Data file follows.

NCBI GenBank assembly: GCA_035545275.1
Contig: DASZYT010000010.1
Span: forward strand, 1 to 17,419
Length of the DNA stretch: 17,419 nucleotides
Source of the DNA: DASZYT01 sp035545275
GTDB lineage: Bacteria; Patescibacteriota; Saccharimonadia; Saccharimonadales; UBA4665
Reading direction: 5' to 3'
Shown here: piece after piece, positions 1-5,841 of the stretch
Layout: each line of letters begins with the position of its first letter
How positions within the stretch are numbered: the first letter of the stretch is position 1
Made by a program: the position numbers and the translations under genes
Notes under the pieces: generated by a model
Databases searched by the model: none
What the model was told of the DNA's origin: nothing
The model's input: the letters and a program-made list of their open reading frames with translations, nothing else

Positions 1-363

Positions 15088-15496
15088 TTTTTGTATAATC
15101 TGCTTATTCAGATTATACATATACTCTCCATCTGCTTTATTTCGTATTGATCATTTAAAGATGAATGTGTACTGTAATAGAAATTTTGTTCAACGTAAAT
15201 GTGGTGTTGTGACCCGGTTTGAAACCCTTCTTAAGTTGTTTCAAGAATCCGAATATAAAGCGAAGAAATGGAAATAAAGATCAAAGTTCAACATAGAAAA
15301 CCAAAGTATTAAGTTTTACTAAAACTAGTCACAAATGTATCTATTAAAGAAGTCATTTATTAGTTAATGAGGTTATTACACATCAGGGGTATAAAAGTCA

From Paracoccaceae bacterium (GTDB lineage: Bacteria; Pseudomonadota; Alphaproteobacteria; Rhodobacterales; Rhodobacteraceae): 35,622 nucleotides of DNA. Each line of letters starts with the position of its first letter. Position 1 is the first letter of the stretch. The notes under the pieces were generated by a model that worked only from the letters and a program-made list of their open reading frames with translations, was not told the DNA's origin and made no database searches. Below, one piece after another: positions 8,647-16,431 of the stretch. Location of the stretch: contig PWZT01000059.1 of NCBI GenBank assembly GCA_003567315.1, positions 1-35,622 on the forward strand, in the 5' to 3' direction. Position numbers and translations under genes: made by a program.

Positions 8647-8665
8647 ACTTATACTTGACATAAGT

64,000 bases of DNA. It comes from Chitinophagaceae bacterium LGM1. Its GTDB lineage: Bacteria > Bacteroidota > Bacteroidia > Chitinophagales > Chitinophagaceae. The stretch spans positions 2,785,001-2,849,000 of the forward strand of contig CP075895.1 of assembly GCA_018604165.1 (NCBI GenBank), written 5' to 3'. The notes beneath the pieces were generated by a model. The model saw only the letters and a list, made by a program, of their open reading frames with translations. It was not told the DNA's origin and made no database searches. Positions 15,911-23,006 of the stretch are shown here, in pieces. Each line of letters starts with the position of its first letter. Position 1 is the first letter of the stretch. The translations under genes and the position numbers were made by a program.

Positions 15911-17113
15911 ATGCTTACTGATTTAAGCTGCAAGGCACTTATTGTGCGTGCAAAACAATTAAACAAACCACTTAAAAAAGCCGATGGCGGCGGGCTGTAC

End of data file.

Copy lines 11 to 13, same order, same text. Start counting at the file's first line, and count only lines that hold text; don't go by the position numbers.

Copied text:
Made by a program: the position numbers and the translations under genes
Notes under the pieces: generated by a model
Databases searched by the model: none